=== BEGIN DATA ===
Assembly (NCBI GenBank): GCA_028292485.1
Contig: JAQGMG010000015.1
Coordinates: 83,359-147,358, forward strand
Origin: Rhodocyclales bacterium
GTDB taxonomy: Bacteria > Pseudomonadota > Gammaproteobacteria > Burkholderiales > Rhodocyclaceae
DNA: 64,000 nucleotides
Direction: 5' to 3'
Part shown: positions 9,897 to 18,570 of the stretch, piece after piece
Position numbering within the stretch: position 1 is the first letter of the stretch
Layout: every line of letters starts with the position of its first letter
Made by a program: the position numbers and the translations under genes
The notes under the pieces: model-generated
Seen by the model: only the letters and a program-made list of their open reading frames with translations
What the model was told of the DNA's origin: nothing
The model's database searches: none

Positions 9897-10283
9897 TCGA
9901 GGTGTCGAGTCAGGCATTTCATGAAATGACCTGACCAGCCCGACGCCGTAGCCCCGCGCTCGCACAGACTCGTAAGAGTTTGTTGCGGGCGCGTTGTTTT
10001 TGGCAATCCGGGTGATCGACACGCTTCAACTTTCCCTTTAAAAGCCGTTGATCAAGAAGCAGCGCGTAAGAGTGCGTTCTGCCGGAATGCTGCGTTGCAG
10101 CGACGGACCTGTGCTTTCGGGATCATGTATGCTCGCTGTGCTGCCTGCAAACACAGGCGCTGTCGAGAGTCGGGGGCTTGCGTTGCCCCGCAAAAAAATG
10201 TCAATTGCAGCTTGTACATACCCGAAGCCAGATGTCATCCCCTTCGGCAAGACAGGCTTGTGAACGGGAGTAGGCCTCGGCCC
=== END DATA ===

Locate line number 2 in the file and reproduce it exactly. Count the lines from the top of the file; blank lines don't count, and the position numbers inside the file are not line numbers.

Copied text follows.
Contig: JAQGMG010000015.1